Having started her professional tryst with the camera later than is commonher first solo show titled Corridors, of black and white images capturing Delhis architectural splendour in 2003, was an instant hit. And with Duality, Swarup has again shown her soft spot for the monochrome. Though the world is seen in colour, black and white has its own charm. You get to see the perfect mood and tones, says Swarup.
In her current show, Swarup has chosen to juxtapose one image that is predominantly black with one that is serenely white in form and texture. This is the duality of our lives. While white is a metaphor of uplift of the consciousness, the outer side and even heaven as we know it, black stands for our very physical being, the earth. Putting two together one can create an emotion of universality amongst all. And the use of just these two shades highlights the two sides of our lives, she adds. Swarup has used space as a metaphor in her current exhibition, which has photographs clicked during her various travels and journeys over the past two yearsto Rajasthan, Greece, London, Vatican City, Agra and even in Delhi.
Yet another exhibition, Wide Angle 2010, a photography and video art installation by art gallery Wonderwall and The Stainless, has a number of monochrome works by Dinesh Khanna, Ram Rahman and Ajay Rajgarhia on display. So, has the black and white medium made a comeback I don't think the monochromes ever went away. But people have started seeing it as an art form, says Swarup. Her show has been curated by her mentor, S Paul, the celebrated photographer, from whom Swarup has imbibed her passion. Interestingly, Paul still considers himself a student.
Even amateur photographers find the missing colours a better medium. Swarup's views are echoed by Rajgarhia and Rahman also, who feel that B&W photography has always been there. It's a creative decision of the photographer that dictates this choice. But yes, B&W does give a better composition and there is an innate, old-world charm associated with these monochrome pictures, says Rajgarhia.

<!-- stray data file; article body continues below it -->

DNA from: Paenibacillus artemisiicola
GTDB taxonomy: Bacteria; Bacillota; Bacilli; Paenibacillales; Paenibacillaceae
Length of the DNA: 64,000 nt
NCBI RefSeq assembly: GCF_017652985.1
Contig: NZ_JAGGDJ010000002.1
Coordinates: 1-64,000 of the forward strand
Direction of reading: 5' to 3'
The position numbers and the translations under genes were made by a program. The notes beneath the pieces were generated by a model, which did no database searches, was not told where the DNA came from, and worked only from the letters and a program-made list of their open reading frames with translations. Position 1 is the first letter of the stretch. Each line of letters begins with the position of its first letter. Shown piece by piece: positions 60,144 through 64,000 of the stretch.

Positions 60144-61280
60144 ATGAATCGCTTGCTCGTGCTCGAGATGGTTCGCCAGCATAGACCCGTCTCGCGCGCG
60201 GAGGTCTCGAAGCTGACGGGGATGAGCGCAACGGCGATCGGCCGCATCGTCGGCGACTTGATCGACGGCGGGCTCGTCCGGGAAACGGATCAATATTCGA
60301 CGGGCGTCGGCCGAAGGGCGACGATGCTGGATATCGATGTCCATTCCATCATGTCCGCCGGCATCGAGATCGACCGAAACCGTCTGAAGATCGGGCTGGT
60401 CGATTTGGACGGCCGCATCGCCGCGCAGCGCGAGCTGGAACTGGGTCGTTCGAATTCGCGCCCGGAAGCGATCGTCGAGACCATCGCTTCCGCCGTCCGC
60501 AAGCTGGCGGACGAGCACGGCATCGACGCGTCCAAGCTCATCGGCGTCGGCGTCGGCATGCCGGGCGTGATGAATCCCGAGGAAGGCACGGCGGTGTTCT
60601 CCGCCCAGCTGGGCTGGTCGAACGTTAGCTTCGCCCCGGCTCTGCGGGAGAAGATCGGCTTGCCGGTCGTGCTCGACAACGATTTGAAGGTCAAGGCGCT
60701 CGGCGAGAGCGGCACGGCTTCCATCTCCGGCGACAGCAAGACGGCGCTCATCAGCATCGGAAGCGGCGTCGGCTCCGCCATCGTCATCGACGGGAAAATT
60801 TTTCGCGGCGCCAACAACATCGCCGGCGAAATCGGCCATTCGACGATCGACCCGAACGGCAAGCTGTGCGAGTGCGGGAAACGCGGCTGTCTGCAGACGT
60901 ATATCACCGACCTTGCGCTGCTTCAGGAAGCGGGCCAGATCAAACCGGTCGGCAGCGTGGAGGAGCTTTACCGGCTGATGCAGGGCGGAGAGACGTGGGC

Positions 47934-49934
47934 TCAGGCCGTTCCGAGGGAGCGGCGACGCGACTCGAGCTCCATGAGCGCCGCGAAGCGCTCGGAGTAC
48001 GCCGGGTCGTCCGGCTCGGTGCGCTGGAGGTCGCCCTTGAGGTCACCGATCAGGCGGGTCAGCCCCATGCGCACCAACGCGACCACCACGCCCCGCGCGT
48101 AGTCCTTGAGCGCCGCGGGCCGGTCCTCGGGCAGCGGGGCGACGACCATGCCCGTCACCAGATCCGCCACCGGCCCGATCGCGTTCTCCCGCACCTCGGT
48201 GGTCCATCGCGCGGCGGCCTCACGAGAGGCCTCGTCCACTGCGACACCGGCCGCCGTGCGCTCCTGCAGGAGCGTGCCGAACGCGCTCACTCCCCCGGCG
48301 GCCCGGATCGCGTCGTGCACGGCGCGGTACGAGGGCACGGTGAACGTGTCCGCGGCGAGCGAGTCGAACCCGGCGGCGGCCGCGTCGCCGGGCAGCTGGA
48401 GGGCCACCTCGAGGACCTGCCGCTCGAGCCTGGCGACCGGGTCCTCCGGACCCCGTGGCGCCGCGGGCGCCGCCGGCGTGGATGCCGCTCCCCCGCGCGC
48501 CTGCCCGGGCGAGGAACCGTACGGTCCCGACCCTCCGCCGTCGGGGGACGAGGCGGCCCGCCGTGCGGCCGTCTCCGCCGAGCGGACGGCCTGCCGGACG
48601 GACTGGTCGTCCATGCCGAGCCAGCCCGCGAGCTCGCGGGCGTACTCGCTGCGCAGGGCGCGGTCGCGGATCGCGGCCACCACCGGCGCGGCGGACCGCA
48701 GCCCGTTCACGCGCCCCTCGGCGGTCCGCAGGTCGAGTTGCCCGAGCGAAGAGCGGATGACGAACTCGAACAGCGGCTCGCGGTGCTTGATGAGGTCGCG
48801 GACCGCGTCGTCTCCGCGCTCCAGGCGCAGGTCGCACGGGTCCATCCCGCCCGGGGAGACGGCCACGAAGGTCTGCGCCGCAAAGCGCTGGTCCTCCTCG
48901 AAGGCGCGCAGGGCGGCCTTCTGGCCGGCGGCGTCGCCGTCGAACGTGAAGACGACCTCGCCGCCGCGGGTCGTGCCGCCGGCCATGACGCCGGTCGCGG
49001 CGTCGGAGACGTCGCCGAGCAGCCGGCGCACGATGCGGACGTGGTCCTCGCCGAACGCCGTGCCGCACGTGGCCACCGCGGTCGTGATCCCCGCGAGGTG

Photographer Ram Rahman, who is known for his monochrome works, says these dual coloured images have a certain stylisation and have an intellectual appeal, while colours have easy seduction. While making a photograph, the world is reduced into a two-dimensional image. Monochrome images flattens it even more. One tends to read the images differently, in depth and tone when it comes to B&W photographs, says Rahman.
And for the upcoming photographers, its still the monochrome that captures the imagination. The details are better captured, life of the B&W photo is longer, plus there is some character in the B&W photos that colour can never match, says Priyanka Khot, who is learning photography at the Triveni Kala Sangam.
However, photographers feel that with the advent of digital cameras, photography has become easier. Earlier, one had to think before clicking an image on whether it should be colour or monochrome. But digital cameras have changed the thought process completely. One can change colours after clicking, says Khanna. Though Rahman feels there has been a spurt in the number of lensmen choosing colour, yet there is no comparison. It completely depends upon the creative instinct and the subject, he adds. But it's still the exotic appeal of the monochromes that catches the eye.